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MSU and Rajarata University of Sri Lanka awarded Asian Development Bank grant

Michigan State University (MSU) and Rajarata University of Sri Lanka have been awarded a $250,000 grant by the Asian Development Bank (ADB).

Dr. Chathuranga Bamunurachchige is the project lead on the Rajarata University side, while the MSU team is led by Drs. David M. Kramer, Brad Day, Atsuko Kanazawa, and Saroopa Samaradivakara. Scientists from both universities will together conduct a series of transdisciplinary activities in the area of smart agriculture, ranging from fundamental genomics and chemistry, to student training and curriculum-based activities.

“I’m overwhelmed by the enthusiasm and the involvement of the MSU colleagues, Brad, Dave, Atsuko and especially Saroopa in developing a mere thought into a winning project under this extremely competitive ADB, STHRD grant scheme for collaborations with a renowned university,” says Bamunurachchige. “Hopefully this grant would provide an opportunity to learn from the traditional practices and take the knowledge to the next level through cutting edge technology!”

The grant award is part of the ADB’s Science and Technology Human Resource Development Project, which supports Asian and Pacific universities in their efforts to establish partnerships with renowned foreign universities in areas such as, faculty or student exchange programs, innovative teaching and learning at higher education, and joint research activities, especially in industry relevant areas.

Rajarata University students, around a laptop, experimenting with the PhotosynQ system
Rajarata University students experimenting with the PhotosynQ platform.
By Brad Day.

“I am very excited to not only begin the multidisciplinary research funded by this grant, but I also look forward to continuing my interactions with many great colleagues in Sri Lanka,” says MSU Foundation Professor, Brad Day. “We’re looking forward to seeing where this research and collaboration takes us. Sri Lanka has a level of expertise and enthusiasm for applying fundamental research discovers that is second to none!”

One of the new technologies that will be employed on the project is PhotosynQ, a cloud-based platform developed in MSU’s Kramer lab that aims to create a global, open access dataset of plant activity. PhotosynQ relies on a hand-held device to measure plant health at a fundamental level in the field and collect data across the world. Collected data is stored in the cloud, where it can be processed through a suite of data analysis tools.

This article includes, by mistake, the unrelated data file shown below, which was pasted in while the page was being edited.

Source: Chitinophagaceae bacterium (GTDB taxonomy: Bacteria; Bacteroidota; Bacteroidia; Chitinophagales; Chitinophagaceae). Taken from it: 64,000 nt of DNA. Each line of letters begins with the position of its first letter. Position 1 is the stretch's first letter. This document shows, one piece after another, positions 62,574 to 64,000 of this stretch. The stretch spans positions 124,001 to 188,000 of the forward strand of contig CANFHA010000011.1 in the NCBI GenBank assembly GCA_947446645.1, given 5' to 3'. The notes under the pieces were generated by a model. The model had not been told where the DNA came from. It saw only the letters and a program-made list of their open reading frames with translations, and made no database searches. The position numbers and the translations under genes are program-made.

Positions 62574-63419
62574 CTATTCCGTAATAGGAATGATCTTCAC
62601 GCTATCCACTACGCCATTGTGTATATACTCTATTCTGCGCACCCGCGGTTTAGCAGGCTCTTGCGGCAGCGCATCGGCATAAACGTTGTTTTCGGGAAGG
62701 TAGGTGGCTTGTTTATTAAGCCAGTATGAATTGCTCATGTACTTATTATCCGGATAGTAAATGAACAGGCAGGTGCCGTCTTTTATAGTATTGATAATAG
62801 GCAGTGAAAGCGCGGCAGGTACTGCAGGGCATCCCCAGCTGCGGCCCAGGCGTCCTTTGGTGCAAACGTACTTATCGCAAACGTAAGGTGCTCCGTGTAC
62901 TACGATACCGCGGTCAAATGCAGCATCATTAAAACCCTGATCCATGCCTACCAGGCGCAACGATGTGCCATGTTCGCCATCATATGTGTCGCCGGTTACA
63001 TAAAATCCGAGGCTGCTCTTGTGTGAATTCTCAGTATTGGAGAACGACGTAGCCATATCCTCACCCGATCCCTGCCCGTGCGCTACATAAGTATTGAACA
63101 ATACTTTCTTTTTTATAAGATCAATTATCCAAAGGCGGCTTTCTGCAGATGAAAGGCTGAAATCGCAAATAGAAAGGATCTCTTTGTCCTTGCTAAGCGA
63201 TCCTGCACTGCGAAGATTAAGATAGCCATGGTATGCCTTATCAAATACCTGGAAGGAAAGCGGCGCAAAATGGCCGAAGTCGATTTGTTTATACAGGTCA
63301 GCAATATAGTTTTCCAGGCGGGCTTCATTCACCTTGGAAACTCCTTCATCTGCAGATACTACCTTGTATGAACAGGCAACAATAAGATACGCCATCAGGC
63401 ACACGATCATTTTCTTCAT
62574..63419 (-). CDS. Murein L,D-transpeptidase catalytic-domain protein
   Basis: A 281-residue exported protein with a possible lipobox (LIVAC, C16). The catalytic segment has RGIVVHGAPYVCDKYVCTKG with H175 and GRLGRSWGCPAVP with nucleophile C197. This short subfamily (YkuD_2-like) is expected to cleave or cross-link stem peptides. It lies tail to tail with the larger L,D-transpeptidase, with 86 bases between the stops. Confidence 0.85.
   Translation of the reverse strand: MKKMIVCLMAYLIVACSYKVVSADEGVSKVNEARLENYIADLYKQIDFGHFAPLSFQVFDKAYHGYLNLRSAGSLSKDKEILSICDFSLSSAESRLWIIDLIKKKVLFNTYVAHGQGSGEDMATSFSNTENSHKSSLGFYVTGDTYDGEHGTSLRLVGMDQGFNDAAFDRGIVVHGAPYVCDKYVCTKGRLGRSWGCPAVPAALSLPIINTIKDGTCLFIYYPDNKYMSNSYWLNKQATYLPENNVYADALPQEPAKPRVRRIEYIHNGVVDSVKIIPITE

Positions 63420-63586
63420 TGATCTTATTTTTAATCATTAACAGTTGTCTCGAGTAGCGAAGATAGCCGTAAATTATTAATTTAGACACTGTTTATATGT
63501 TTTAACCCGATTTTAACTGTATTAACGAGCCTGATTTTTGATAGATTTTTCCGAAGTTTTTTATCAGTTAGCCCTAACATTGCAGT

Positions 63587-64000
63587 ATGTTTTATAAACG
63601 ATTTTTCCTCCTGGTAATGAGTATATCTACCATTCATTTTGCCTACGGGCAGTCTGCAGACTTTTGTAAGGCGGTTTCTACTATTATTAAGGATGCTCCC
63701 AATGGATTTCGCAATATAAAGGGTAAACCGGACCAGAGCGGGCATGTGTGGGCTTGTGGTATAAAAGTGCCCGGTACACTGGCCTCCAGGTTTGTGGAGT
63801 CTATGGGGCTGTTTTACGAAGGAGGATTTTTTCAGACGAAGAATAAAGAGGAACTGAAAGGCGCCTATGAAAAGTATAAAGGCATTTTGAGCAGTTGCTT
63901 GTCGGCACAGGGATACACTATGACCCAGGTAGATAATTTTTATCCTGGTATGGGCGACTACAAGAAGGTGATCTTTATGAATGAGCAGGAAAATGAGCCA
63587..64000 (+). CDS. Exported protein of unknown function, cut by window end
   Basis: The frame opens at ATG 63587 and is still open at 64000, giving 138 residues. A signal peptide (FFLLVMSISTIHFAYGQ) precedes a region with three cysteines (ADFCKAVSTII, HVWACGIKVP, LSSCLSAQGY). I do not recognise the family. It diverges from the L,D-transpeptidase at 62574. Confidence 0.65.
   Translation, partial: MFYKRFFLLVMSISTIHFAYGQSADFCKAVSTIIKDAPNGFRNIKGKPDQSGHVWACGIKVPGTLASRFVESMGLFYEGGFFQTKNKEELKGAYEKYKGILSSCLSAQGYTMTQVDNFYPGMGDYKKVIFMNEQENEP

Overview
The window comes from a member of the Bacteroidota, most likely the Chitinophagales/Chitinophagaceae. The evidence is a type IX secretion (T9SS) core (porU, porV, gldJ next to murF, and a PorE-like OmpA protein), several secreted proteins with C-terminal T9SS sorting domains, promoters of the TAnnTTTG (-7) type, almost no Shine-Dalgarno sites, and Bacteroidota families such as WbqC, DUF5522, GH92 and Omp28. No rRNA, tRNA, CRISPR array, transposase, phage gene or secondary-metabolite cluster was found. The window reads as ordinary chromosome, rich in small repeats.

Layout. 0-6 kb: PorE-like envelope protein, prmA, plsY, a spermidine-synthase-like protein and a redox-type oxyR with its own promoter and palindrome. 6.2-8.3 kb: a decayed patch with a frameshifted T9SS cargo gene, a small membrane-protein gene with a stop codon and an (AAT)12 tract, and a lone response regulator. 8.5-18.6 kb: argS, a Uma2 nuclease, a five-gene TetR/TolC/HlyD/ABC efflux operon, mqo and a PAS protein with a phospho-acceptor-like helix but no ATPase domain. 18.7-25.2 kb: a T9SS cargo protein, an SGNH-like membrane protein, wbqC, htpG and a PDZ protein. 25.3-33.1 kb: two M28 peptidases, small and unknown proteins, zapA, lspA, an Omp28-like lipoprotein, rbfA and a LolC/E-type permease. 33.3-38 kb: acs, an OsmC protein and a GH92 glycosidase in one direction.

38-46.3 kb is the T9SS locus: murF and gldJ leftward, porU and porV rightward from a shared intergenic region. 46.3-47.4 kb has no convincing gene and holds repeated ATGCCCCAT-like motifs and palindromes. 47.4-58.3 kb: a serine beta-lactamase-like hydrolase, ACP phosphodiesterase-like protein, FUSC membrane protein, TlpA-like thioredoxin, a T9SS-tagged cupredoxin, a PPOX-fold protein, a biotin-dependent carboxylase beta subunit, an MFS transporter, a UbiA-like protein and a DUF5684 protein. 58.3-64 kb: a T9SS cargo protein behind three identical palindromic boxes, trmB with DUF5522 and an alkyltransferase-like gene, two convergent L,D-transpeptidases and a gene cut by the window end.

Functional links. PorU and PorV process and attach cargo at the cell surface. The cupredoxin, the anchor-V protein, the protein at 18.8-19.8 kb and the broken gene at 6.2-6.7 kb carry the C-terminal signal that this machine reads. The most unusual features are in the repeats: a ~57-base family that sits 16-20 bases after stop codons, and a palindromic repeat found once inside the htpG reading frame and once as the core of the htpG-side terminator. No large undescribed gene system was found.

“I am thrilled to be a part of this collaboration between MSU and my home country!” says Samaradivakara, who is a postdoc in the lab of Brad Day. “At MSU, we are currently working on the USDA funded project on the development of PhotosynQ platform integrated point of contact pathogen detection method. I look forward to sharing and expanding this platform with the students of Rajarata University.”

conference attendees.
Image from the "Smart Agriculture: Logic & New Concepts," conference which took place on March, 2019 in Colombo, Sri Lanka. From left to right: Dr. David Kramer (MSU), Dassana Wijesekera (Director of Solution Architecture, Asia Pacific Regional Head of Technology, WSO2 Inc.) , Dr. Mahanama De Zoysa (Chungnam National University, Korea), Dr. Brad Day (MSU), Dr. Cheol-Hee Kim (Chungnam National University, Korea), Dr. Atsuko Kanazawa (MSU).
By Isuru Sathsara, All rights reserved FASFOCUS UNITY 2019, Media Unit, Rajarata University.

While the current grant represents the first ADB project between MSU in Sri Lanka, it continues a long and successful history of collaboration between MSU and Sri Lankan institutions. In this case, the grant follows the establishment of a memorandum of understanding between MSU and Rajarata University in 2019.

“Some of us at MSU had a rare opportunity to visit Sri Lanka for a conference and a workshop using the PhotosynQ platform,” says Kanazawa, Research Assistant Professor. “It was truly impressive to witness that the students from Rajarata University took the initiative. They ran the show! Now with Saroopa, our native Sri Lankan colleague here, it will be a great exchange of science and education.”

“I’d like to add that I am especially impressed with the strength, excitement, and tenacity of these students,” adds Kramer, who is a Hannah Distinguished Professor In Photosynthesis And Bioenergetics. “They were amazing when we met them, and they have kept this excitement through some difficult political and social situations in Sri Lanka, including the COVID-19 pandemic."


Banner image of Dr. Kramer demonstrating the PhotosynQ platform to students from Rajarata University. Photo by Brad Day.

 

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